A few months ago now I began to write about teaching adults how to ride a bicycle. Due to moving to Taiwan and being overwhelmed with material to write about I’ve inadvertently put off continuing the topic.
In my first post I outlined some initial considerations for people to take into account in either learning to ride a bike as an adult, or teaching an adult to ride a bike.
The next step in this series will be on the assumption that you’re keen to learn or are teaching someone to learn. You’ve gone over the initial considerations so where to now?
Today we’ll look at getting started.
Choosing where to learn how to ride
The first step in getting started is deciding where you are going to be learning or teaching an adult to ride. Factors that need to be taken into consideration here are;
Confidence level of the rider: This is going to vary from person to person and will effect where you decide to learn or teach riding. People with lower confidence levels are going to need particularly quiet areas where they can concentrate completely on what they are doing.
Slightly more confident riders can get away learning in slightly more crowded or busy areas.
The terrain: Ideally if you’ve never ridden a bicycle before you want to be practicing on soft grass. You’re not going to be going very fast but worse comes to worse and you stack, landing on grass is much more desirable then bitumen or concrete.
Perfect areas with grass are public parks and recreational reserves. Do check beforehand though whether or not bicycles are permitted in the areas you have in mind. Additionally bear in mind that grassy areas are quite mushy after rain, riding on mushy grass will ruin it.
Alternatively the area might have an automated watering system too so you might have to adjust the time you set out to learn. Typically watering systems are used overnight and at dawn and dusk.
How busy the area is
Any experienced cyclist will tell you that mixing it up with pedestrian traffic is not safe, let alone for the adult learning to ride. Foot traffic should be a large consideration when choosing an appropriate park or reserve to learn in.
Other considerations when choosing a suitable park or reserve are dogs. If there’s a lot of dogs in the area you might run into problems with them wanting to chase you or your student around.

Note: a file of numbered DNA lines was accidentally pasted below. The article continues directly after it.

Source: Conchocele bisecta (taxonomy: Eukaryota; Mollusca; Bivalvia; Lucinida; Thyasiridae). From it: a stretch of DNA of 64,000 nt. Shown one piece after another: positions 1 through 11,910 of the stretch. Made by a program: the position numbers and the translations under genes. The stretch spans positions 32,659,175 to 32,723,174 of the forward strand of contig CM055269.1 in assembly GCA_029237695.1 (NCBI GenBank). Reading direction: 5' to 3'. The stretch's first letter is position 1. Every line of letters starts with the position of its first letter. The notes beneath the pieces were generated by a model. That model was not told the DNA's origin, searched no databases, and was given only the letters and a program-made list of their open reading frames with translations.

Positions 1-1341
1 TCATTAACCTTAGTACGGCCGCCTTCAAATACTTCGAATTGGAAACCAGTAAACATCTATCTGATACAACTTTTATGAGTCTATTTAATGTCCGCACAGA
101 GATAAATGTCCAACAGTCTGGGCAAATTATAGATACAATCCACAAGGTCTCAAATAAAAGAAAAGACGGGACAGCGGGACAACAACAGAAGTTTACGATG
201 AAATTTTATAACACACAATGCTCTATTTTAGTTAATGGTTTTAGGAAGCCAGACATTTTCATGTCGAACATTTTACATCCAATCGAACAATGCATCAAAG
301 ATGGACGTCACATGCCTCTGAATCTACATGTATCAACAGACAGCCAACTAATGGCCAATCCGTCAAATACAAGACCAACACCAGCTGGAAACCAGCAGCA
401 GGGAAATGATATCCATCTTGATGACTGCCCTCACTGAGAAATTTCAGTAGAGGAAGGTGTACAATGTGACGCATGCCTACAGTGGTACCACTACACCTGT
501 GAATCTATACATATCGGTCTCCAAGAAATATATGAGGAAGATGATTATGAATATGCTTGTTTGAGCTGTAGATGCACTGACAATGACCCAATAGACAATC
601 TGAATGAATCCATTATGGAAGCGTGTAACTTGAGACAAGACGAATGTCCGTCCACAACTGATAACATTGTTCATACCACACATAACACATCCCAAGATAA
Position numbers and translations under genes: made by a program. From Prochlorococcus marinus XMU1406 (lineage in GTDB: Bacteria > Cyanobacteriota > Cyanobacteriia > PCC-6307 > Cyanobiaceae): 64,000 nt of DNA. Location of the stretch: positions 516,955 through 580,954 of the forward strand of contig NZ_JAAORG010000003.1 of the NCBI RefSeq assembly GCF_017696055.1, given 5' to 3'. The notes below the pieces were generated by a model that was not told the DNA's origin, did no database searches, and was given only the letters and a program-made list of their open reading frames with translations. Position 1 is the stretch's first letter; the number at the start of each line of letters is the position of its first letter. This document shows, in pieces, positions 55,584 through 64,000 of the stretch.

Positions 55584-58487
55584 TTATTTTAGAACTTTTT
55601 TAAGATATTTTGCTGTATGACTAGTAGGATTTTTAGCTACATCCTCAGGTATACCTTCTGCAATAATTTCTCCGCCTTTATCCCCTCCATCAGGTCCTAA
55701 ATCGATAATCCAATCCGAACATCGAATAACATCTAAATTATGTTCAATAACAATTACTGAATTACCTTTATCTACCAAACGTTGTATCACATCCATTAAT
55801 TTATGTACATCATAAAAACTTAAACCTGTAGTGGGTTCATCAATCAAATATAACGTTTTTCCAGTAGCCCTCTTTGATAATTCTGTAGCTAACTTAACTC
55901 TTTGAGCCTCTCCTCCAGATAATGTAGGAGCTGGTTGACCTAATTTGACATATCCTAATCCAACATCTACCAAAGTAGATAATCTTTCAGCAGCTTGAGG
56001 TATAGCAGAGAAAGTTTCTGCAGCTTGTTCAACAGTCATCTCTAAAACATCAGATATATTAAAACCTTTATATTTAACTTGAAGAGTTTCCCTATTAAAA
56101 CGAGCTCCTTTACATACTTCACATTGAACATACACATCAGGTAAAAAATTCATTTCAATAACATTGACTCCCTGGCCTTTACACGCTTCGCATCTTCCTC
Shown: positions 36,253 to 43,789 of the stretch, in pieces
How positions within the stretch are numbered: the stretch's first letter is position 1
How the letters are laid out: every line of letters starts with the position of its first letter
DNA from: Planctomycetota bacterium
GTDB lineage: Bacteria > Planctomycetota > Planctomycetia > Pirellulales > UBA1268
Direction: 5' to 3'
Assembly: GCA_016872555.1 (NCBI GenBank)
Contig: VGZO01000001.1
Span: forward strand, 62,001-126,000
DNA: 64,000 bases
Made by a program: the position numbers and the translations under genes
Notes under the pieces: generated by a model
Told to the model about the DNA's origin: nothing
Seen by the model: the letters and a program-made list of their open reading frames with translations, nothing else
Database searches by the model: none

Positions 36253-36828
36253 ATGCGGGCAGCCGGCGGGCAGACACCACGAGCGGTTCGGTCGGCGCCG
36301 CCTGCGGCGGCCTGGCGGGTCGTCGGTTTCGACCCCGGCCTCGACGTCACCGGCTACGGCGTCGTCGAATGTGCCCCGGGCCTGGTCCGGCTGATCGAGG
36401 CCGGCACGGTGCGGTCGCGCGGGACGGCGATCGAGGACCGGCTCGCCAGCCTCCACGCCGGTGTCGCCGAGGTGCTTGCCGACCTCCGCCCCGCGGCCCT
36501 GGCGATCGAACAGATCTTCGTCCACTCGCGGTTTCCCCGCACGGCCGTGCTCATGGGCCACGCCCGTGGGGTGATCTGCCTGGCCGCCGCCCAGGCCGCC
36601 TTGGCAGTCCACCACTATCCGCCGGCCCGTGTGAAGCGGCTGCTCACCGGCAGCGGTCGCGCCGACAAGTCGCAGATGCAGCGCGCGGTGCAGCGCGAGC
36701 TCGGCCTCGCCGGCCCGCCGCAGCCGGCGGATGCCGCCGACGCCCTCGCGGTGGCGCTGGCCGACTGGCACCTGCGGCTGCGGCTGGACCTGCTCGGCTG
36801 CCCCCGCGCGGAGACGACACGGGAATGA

Nothing will turn someone off riding a bike quicker then having a large dog running circles around the bicycle and barking its head off.
Finally use some common sense in assessing the normal use of the area. Learning how to ride a bicycle in the middle of a historical flower display for example is an obvious no-no.
For the beginner I’d strongly advise that, regardless of the confidence level of the rider areas with motor traffic be avoided completely.
At this stage we’re just focusing on getting you or your student riding a bicycle. Road traffic confidence and urban cycling skills come much, much further down the track.
Absolutely compulsory equipment are sealed shoes (no thongs, sandals or slippers) and a bicycle helmet. Regardless of how dorky the rider might think they look don’t let someone get on a bike who’s never ridden before without them.
A helmet is important for obvious reasons (even on the softest of grass) and the shoes are to protect the feet. Bicycle drive trains (the chain, derailleur systems, cranks, chain rings and rear cassette), have lots of pointy bits that in the event of a fall can make nasty work of unprotected feet.
Additional equipment that should be considered are protective gloves for the palms and knee and elbow pads.
Deciding whether to invest in this optional equipment will come down to the confidence of the rider, how easily they bruise and their level of self consciousness.
I remember when I was a kid I refused to wear knee and elbow pads when I was rollerblading. One day I hit a twig and came crashing down. The end result is a scar on the side of my elbow about the size of a twenty cent piece that will never go away.
As for bruising, well I’m sure we’ve all met those people who seem to get them randomly and have no recollection of how. These are the types of people who, when learning how to ride, need to be wearing extra padding.
Be realistic about a learning timeframe
When you start to learn something it’s very easy to get caught up in questions like ‘so how long till I’m doing the Tour de France?’
Be realistic about the time that might need to be invested in learning to ride a bicycle. Factors that come into play will be the fitness level of the rider, whether or not they are a physically active person and how good their motorskills and co-ordination are.
Personally I wouldn’t get hung up on setting timeframes or goals but rather let the learning process occur naturally. Be prepared that at an hour or two a week it could very well take a few months for some riders to be comfortable riding around on a bike.
There also might be times when the rider feels like they need to take a break from practicing. This is fine but don’t let the break extend too long. People’s garages are usually full of equipment from activities they started but never finished.
In my next post in this series I plan to look at what you need to focus on in those first few lessons on riding a bike. I’ll also provide some techniques you can use either by yourself or with your student to help you achieve a basic level of riding.